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Anne Thompson sums up the summer specialty season.

This summer, indie counterprogramming worked like a charm: now more than ever, the studios are leaving smart audiences — and film critics — starving for proper nourishment. There’s plenty of room left for the specialty companies to target narrower market niches. And newspapers would rather lavish editorial space on Spellbound or Capturing the Friedmans than on yet another explosive sequel. The summer 2003 box-office champ, at $70 million and counting, was Fox Searchlight [see chart], which bravely sent out seven movies to duke it out with the big boys — and came out at $70 million and counting.

1. The early bird gets the worm.

There’s a clear incentive to get films into theaters as early as possible to beat the summer onslaught. Newmarket Films president Bob Berney opened the mythic Whale Rider June 6 and spent the rest of the summer building good word of mouth, long before the late summer/pre-fall movies stacked up like planes at LaGuardia. Berney handpicked theaters and slowly broadened the movie weekend by weekend. “We were pitching to young women and families,” he says, “against the big action male pictures.” Whale Rider should gross more than $19 million, an astonishing figure considering the movie was barely noticed by distributors at the Toronto festival last year. Bend It like Beckham and Man on the Train also reaped the benefits of early release.

2. Tell it like it is.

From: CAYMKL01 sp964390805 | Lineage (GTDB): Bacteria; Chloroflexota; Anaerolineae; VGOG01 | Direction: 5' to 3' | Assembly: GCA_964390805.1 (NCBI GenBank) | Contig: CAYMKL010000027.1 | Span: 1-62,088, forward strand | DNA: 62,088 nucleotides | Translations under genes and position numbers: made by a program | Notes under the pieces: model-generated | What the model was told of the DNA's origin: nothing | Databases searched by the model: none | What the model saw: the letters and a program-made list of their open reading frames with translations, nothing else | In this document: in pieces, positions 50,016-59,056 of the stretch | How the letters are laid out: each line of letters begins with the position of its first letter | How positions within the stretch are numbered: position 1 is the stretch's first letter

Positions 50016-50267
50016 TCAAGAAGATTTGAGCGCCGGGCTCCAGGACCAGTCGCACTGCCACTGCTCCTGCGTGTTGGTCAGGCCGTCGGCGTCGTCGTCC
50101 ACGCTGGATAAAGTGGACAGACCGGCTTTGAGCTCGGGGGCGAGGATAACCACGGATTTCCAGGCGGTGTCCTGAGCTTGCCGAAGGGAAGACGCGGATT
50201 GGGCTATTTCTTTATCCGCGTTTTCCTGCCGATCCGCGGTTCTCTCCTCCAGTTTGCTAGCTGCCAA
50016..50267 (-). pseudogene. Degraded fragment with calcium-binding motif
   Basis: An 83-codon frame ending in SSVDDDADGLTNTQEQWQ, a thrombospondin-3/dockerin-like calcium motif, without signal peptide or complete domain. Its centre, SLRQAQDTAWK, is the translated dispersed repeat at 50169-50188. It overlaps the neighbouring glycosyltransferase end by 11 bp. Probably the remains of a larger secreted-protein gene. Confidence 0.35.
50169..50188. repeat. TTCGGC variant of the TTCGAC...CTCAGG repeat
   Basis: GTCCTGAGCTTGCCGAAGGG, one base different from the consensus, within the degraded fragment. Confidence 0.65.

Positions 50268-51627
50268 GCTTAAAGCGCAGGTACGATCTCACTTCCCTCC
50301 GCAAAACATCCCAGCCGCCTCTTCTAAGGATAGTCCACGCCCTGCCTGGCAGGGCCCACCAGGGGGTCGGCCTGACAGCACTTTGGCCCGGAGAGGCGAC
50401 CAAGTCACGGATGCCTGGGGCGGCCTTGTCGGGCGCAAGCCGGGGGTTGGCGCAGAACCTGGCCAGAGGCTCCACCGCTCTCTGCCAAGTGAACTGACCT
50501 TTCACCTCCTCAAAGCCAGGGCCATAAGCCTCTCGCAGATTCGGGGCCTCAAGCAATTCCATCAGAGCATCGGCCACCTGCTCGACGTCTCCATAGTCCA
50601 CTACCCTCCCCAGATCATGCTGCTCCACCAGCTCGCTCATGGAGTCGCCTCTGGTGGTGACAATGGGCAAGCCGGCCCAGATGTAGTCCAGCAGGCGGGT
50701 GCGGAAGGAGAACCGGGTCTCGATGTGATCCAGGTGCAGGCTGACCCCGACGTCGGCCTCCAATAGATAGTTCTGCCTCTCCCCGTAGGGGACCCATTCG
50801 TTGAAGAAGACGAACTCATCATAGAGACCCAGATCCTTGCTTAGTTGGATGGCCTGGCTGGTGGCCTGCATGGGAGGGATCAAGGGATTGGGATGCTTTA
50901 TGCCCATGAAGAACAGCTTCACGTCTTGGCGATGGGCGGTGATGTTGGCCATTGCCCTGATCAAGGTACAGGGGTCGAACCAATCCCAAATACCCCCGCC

While the studios reach out to the widest possible audience with soft-edged, homogenized movies designed to please everyone from age eight to 80, “the indies are able to counter that with extreme specificity,” says Fox Searchlight marketing president Nancy Utley. Thus Bend It like Beckham, refreshingly, did not hide its Indian ethnicity, its unabashed enthusiasm for soccer or its “soft” teen-girl storyline; nor did Whale Rider whitewash its Maori roots. And 28 Days Later didn’t water itself down to a PG-13, so audiences could revel in all its R-rated gore.

3. Buzz travels.

Both Bend It like Beckhamand 28 Days Later got big boosts from their U.K. hit status; the word traveled across the pond to the U.S. well in advance of their openings. Focus Features had the temerity to open the sexy French thriller Swimming Pool over the July 4th weekend, encouraged by its status as the best-reviewed picture at Cannes. On the other hand, when Lucia, Lucia bombed in Mexico, there was little that Fox Searchlight could do to avert a repeat disaster at the U.S. box office.

4. Tap the Internet.

The horror genre can be a huge plus — when the movie works. After establishing 28 Days Later’s transportability to the U.S. via research screenings, Fox Searchlight tapped instantly into the same organized Internet horror community that made The Blair Witch Project such a word-of-mouth phenomenon. “They have worldwide, immediate access to one another 24/7,” Utley says. “It’s the same audience we sell our movies to.” Fox Searchlight bought banners on horror-fan Web sites (,,, clicking to trailers and advertised sneak previews in 28 cities 13 days before the opening, one show only. Amazing numbers of horror fans showed up. “They don’t like aggressive marketing,” says Utley, who targeted only limited cable TV buys, even for a movie that went out wide, through big Fox distribution. “They liked discovering it. That gave it a cool factor.”